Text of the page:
This avoidance isn’t healthy the same way compulsively body checking isn’t either and it’s questionable why I’d give a sheet of glass such power over me… Recently in therapy we covered the topic of perception being the mental representation one creates. Naturally, I was sceptical – believing it was a hoax just to make me feel better.

But then my therapist said this to me…..

“Look at the wall, it’s just a wall, right?….Now notice that tiny grey scuff and quickly turn away”

I did just that, wondering what an earth he was on about.

“OK now turn back and try to look at the wall as a whole without noticing the mark”  

I couldn’t.

See, this is what we do to our bodies, we scan over them viewing each perceived flaw until this is all that is left. Scrutinising the size of our forehead, nose, thighs or stomach until we are internally labelling ourselves “one big mess’’.

But surely this could be easily changed with surgery or a simple diet?…

WRONG in fact this fuels the obsession itself.

In my experience I have spent years trying to change certain aspects of my shape and body. I devoted so much time, becoming so miserable, yet never once despite all the weight loss did I ever look in the mirror and see anything other than what I wanted to change. It’s a toxic cycle that no amount of surgery, dieting or covering up will ever permanently fix. It’s like trying to make a Bull Dog look like a whippet – inhumane and certainly impossible.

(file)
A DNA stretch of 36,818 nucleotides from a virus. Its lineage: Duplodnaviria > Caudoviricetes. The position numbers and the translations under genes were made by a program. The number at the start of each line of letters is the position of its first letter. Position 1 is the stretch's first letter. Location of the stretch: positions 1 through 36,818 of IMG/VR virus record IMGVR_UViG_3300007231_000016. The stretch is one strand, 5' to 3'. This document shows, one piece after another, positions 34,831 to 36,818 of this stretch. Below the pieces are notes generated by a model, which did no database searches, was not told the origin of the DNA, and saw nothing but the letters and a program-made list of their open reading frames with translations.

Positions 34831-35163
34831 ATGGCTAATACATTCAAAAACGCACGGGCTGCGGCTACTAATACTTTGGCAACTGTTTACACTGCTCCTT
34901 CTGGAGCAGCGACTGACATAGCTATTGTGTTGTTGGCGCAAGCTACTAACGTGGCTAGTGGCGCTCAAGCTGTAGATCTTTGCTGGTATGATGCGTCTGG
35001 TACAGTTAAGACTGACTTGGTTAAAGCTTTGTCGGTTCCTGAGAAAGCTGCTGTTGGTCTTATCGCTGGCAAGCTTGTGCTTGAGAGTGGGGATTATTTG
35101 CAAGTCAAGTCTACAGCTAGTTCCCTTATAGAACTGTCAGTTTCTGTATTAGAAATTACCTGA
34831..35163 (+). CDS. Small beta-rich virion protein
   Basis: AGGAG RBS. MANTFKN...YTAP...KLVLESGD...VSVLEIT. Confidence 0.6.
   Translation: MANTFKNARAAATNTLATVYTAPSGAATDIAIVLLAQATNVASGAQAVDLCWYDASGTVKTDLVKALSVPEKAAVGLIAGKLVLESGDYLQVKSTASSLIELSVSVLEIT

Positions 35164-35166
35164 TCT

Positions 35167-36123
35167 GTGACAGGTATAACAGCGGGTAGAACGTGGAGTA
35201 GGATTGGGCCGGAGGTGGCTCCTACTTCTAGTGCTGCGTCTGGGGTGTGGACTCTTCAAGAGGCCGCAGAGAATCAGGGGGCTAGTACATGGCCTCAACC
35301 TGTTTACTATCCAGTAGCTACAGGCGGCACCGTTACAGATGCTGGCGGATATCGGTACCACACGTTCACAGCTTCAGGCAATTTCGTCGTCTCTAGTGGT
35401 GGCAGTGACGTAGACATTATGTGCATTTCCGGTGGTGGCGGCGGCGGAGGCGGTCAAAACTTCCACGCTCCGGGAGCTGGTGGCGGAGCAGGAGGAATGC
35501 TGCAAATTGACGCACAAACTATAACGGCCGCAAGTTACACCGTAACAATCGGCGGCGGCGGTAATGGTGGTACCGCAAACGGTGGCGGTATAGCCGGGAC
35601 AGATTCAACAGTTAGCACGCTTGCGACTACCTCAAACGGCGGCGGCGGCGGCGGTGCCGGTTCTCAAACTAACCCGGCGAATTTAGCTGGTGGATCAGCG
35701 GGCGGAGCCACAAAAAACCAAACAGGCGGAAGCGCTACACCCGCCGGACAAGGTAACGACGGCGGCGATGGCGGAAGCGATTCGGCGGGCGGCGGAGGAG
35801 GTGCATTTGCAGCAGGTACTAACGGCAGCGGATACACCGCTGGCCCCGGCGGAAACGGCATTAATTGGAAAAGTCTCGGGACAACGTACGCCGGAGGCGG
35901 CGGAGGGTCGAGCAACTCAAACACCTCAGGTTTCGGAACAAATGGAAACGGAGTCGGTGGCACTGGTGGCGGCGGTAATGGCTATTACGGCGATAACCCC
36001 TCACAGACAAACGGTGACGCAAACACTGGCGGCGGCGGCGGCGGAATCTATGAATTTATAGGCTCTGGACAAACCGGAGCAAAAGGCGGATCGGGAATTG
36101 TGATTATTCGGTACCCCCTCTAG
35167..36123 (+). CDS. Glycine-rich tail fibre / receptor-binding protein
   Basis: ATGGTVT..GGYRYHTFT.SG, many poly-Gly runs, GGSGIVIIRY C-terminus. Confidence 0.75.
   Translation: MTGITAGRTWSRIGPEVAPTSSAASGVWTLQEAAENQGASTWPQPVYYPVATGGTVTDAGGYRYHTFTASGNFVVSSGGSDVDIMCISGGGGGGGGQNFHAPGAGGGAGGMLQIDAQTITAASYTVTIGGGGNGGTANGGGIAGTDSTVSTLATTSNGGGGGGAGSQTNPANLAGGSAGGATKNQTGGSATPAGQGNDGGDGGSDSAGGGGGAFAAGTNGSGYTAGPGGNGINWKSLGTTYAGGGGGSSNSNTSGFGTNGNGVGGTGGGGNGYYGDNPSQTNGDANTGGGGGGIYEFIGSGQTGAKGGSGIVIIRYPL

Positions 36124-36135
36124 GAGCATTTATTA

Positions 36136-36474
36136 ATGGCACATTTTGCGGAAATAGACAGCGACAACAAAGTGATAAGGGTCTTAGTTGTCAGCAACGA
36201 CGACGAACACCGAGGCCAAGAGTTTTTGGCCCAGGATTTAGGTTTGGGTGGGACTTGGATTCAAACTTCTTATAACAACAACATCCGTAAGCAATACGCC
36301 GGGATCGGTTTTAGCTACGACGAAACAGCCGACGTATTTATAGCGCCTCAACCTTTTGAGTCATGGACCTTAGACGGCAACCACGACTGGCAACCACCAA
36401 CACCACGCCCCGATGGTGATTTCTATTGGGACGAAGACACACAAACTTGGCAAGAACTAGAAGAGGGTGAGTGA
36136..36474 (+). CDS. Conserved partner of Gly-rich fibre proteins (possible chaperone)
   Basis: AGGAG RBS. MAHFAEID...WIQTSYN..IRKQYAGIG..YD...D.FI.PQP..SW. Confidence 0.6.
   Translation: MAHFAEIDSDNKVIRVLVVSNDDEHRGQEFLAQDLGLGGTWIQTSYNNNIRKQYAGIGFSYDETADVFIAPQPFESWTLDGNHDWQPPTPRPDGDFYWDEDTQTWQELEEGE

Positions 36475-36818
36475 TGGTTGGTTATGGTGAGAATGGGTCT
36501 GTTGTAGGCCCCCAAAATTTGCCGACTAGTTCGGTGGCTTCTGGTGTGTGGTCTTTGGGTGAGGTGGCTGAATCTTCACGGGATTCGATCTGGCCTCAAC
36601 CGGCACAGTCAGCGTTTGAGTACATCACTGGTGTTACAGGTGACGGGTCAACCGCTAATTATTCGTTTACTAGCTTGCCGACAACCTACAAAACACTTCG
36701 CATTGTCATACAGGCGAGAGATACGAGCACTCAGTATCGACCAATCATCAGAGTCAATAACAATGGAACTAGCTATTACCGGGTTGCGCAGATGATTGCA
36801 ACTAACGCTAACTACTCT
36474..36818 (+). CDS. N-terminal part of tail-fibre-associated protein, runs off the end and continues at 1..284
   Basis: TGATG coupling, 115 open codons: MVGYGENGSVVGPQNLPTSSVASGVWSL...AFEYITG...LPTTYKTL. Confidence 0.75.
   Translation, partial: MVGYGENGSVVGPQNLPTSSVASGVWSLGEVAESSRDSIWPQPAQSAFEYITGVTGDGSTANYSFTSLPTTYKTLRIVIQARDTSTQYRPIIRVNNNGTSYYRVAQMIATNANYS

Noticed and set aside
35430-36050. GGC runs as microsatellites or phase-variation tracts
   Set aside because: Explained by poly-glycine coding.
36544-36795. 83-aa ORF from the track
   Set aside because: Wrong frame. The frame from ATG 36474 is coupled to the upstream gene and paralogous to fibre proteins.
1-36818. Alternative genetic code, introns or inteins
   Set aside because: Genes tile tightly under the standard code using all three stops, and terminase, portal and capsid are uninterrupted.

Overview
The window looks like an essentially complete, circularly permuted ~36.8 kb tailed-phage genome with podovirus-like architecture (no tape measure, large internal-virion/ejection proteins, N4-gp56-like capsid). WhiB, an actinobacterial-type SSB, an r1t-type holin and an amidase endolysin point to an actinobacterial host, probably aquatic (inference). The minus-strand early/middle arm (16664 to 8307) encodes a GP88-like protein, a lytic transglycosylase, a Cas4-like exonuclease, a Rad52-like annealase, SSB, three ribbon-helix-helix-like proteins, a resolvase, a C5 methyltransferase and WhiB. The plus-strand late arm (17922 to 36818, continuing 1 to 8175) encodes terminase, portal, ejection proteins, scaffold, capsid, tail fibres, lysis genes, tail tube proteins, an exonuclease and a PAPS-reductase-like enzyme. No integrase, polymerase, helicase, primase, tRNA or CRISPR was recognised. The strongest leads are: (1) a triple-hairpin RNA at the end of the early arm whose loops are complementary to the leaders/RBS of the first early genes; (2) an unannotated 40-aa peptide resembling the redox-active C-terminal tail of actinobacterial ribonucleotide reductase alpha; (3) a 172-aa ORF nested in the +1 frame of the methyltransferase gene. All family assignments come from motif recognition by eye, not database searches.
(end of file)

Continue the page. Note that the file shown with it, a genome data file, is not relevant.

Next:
What we need to do instead is to learn acceptance, find out the route of what is making us reflect badly. Is that image subject to distortions from a lack of self-confidence, overwhelming emotions, attitudes influenced in childhood or maybe just that overdue assignment. We should tackle this first because how you feel on the inside is what truly reflects in your eyes.

Body confidence for me has never come from trying to achieve the “perfect”. It’s more of a combination of self-love, compassion and embracing the reasons you were given it… Now that I understand living is more that just existing in physical form, I am dedicating my time to believing it and slowly gaining back what I lost to my illness!

…Apologise to your body and let the healing begin….

Our Future Minds. 

Today I was told; ” I don’t think you should share about your mental illness, your not ‘fixed’ anyway”
…So instead I’m going to tell you I may never be ‘fixed’ but I’m not going to hide behind it. You should be happy, by sharing my story it takes away some of my illness’ power. It gives a purpose to the daily battle when things people take for granted l sometimes find almost impossible to complete.